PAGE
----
She's also wanted for questioning in regards to her questionable choice of polka music

iPod Tax Gets Pimp Smacked


If you didn't hear about it, Canadian record labels and their stakeholders were dealt a blow on January 10th. The Canadian Federal Court of Appeal crushed, swept up, and dumped the so-called "iPod Tax" before throwing some used kitty litter on it for good measure.

If you've been too busy managing your torrents and wondering how you've survived since Oink! was knocked down, hit the jump for the skinny.

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The CRIA has long been something of the annoying little Canadian brother of the RIAA, famous for suing 21,000 American citizens as young as 12 years old for sharing music on peer-to-peer (p2p) networks. the CRIA have had a harder time than its USA sibling in its pursuits, thanks to the Canadian legal system consistently blocking their attempts. 2004's BMG Canada vs John Doe case was one of their bigger upsets, with the judge ruling that making music available for others to download not akin to the distribution of said music.

Burn. After this and several other failures, the CRIA decided to back what many dubbed the iPod tax. It later reneged its support of the levy (prior to the levy getting shown the proverbial door), and I'll go into a little more detail on that decision a paragraph or two below.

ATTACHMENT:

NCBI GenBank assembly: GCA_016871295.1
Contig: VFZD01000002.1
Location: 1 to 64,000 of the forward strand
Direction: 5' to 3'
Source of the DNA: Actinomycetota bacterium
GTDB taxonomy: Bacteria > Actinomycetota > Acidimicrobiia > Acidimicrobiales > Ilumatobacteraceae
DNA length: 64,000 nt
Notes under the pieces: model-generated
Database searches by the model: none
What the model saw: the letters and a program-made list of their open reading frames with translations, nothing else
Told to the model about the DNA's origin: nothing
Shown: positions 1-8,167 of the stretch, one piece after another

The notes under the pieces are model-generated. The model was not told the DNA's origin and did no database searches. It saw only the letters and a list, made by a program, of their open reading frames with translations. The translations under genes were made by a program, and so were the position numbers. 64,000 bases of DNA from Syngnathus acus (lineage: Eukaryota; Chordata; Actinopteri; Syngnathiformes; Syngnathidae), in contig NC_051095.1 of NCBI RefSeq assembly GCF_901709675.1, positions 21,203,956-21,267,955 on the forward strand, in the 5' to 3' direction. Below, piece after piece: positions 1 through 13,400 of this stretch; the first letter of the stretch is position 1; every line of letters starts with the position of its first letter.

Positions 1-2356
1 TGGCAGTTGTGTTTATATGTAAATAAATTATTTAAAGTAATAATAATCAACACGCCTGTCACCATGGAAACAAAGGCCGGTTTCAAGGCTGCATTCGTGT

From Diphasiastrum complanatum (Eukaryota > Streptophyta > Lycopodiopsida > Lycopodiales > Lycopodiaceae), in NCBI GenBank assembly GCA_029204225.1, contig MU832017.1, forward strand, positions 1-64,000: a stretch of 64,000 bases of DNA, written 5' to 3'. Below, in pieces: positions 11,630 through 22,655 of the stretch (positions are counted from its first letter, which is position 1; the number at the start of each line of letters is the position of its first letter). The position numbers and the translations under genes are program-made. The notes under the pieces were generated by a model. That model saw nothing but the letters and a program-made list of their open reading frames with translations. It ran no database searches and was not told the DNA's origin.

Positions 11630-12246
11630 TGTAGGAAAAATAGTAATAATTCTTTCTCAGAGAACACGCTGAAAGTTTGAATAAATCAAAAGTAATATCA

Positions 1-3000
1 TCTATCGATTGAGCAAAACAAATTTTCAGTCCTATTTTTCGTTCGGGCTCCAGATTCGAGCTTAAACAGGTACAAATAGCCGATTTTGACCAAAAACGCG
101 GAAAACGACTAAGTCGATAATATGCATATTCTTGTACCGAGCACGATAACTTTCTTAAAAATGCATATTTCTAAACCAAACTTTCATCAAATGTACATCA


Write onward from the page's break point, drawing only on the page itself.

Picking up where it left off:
The latest verdict, handed down on January 10th, has more to due with collecting taxes and fees rather than targeting specific Canadian citizens. The proposed levy would've had consumers paying taxes on digital media as small as flash memory cards all the way up to high-capacity hard drive mp3 players. The tax would've maxed out at $75 added onto the final price of 30 gigabyte hard drive/flash-based media players.

When you're already paying $399.99 for your fancy-schmancy iPod Touch 16gb, plus gst/pst, those extra 75 bones really add up.

A major complaint that consumers had leading up to the decision was that the tax assumed that users would be copying media either previously purchased in a different format, or just flat out stealing the product. The fact that Canadians have had to pay this tax for years on blank discs has long since brought my blood to a boil as it forces consumers to pay for a product more than once. Legal licenses granted to consumers aside, it's fucking insulting and anti-consumerist.

With the proposal having been shit-canned, however, Canadian don't have to worry that their portable music player of choice will hit the $600 mark. But why would the CRIA withdraw support for the tax? If they rang enough bells it might've gotten pushed through, after all.

Ars Technica believes that the CRIA came to see the iPod tax as a potentially monstrous loop-hole for copyright violators to repeatedly jump through.

The [CRIA] withdrew its support for the iPod Tax once it realized that a legal argument could be made that such levies would give Canadians broad non-commercial rights to copyrighted materials. In short, some believed that the levy would essentially legalize P2P, and the CRIA didn't like the chances of that becoming common opinion.

Similar to how the big four have recently decided to test the non-DRM waters (in favor of watermarking, likely to track the movement of files on the net in an effort to further lobby American law makers. In other words, it's no better for the consumer!), the CRIA is going to have to look at other ways of pleasing the industry dinosaurs while still pissing off consumers as much as possible.

If you need to reach me I'll be on Mininova.

Original photo by Moonwire, posted on the blogTO Flickr Forum


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